The Dutch authorities are struggling to identify surfaces on which to deploy large-scale PV plants due to the limited availability of land. In recent years, research institutes and private companies across the densely populated country have tried to prove the feasibility of solar projects on surfaces that do not damage agricultural land, including rooftops, road noise barriers, onshore and offshore water surfaces, and bike lanes.
However, the country also has 3,500 km of dikes that could be used for PV. This is the goal of the Dutch Foundation for Applied Water Research (STOWA) and the Netherlands Organisation for Applied Scientific Research (TNO), which are working on a joint research project to determine how much PV can be installed on such surfaces, and at what economic and environmental cost.
Developers have already installed a 5 MW solar array on a dike near Groningen. “This dike has no water-barrier function anymore,” Maarten Dörenkämper, a researcher at TNO, told pv magazine.
The Dutch water authorities are currently reluctant to give permits for the construction of PV systems on dikes, however.
“The outcome of our research project should give the water authorities more tools to assess a permit application,” Dörenkämper said, noting that such projects would likely inject power into the grid. However, self consumption may also be considered, especially for water-pumping systems.
Dörenkämper said economic feasibility can be achieved. “This will depend on the specific location, where the project is planned,” he said.
PV systems may need to be constructed in ways that improve the original functionality of the dikes. That could present an attractive economic scenario, as dikes need to be regularly reinforced, regardless of solar PV development.
However, there are concerns about the technical feasibility of such plants. “There is concern about the grass mat, because a part of the light will be taken away,” Michelle Talsma, research manager at STOWA, told pv magazine. “There is also concern that during storms the ‘body of the dike’ will be damaged.”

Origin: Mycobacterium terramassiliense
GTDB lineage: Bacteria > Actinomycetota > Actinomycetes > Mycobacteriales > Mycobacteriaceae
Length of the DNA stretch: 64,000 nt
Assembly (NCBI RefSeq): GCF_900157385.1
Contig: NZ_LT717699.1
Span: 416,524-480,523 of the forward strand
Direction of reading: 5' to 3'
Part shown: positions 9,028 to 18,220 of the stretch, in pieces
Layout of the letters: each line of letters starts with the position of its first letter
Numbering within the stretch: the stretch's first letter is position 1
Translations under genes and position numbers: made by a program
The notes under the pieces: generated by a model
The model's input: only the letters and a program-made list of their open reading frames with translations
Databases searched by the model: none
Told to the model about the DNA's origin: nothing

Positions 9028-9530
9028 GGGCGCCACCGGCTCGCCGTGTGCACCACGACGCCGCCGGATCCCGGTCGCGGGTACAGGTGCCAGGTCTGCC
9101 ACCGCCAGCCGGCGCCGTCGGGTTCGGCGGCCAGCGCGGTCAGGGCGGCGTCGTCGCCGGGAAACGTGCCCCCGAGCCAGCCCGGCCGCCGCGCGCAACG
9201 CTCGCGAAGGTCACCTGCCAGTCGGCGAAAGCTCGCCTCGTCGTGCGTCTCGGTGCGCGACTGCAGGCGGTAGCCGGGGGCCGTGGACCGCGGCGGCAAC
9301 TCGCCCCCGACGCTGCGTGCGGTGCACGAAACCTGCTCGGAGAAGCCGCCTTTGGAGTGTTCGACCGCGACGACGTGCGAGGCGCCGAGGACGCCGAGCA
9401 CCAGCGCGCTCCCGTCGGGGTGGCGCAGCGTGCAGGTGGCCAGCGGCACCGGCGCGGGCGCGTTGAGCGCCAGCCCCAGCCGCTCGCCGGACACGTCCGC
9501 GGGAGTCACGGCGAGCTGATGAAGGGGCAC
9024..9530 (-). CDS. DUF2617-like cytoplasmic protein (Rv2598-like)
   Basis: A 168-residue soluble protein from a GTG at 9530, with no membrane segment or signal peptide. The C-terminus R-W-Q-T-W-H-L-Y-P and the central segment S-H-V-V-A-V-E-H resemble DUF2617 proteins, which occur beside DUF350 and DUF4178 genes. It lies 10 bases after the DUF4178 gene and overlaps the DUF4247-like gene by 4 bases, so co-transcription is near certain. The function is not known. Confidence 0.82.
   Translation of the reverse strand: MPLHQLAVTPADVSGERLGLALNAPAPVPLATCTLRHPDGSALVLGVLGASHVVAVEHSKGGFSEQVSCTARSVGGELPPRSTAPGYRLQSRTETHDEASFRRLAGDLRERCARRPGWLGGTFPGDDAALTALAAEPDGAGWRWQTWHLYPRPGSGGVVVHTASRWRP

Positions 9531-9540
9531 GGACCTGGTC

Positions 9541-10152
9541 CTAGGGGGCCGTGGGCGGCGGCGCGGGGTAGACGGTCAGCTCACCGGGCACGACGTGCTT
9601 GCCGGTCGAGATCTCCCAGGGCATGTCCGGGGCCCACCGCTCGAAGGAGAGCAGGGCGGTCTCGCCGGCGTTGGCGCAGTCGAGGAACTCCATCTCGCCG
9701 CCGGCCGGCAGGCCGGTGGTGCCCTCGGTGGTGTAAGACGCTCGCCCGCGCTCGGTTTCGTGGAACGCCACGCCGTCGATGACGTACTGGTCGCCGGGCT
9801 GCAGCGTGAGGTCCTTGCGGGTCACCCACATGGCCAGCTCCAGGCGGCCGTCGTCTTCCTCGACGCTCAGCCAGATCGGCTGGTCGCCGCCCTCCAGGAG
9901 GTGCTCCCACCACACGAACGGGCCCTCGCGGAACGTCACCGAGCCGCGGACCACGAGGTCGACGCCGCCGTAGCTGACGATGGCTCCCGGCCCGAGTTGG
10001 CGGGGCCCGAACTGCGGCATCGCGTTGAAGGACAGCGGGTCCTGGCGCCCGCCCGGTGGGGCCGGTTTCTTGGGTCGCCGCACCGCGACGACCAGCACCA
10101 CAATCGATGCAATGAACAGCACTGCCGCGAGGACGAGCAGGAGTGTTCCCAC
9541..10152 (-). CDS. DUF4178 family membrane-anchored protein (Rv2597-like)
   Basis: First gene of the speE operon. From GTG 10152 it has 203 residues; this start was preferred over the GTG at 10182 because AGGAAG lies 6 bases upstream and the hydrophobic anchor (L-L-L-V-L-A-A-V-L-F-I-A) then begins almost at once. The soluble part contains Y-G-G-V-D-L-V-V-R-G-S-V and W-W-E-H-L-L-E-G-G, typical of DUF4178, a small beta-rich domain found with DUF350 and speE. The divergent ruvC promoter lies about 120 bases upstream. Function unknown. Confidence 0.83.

The presence of cables for PV systems presents another potential danger. “Dikes are tricky because there may be a conflict with other goals like good water quality … agriculture or nature goals,” Talsma added. “A dike is primarily built for water safety and this function should never be endangered. For this reason, deploying PV on dikes is a real challenge.”
Dörenkämper specified the types of erosion that could be avoided with the addition of PV systems. For example, if large water forces are applied to the modules, they should not transfer this force toward the dike, he said.
“In the case of extremely high water levels, when the water is pushed hard toward the dike by waves, or maybe even partly over the dike, the panels are subjected to a force induced by the water,” he explained. “In that extreme case, the mounting structure needs to break. Maybe this can be compared with a crumple zone of a car.”
Researchers are testing special panels with such characteristics in the first projects, but STOWA and the TNO have yet to reveal any additional details. They are also looking at different ways to provide the grass beneath the panels with sufficient light and water. “But most of the projects will be realized with conventional PV panels,” Dörenkämper said.
The PV systems should not not excessively erode the grass beneath the panels and cable and mounting structures should not be on the ground. But as dikes are long and relatively narrow, more cables will be needed compared to conventional square-shaped solar arrays.
The construction of similar facilities might trigger social opposition, however. Dikes have cultural and recreational value, and development may take longer than it does with traditional PV projects. In addition, construction is generally not allowed on dikes during the storm season, which runs from October to March.
Despite the list of challenges, STOWA believes that the Netherlands has the potential to build 2.9 GW of PV on dikes. Its experts have identified around 1,500 hectares that could be suitable for solar deployment, which would be enough to ensure annual power generation of 2.5 TWh.
“I believe within a few years, PV systems can be deployed on non-dormant dikes,” Dörenkämper concluded.
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In the Central Valley of California, a key concern would be preserving the ability to inspect the sides of a levee for control of burrowing animals. The well-elevated array pictured seems to address that requirement. Howevet, water velocities as low as several feet per second along a levee, and river-swept debris, would preclude waterside installations. Perhaps these are not issues for dikes facing the North Sea? Landside arrays would seem quite practical in California, perhaps installed over shallow-buried geotextile in case annual grasses are impacted by shading.
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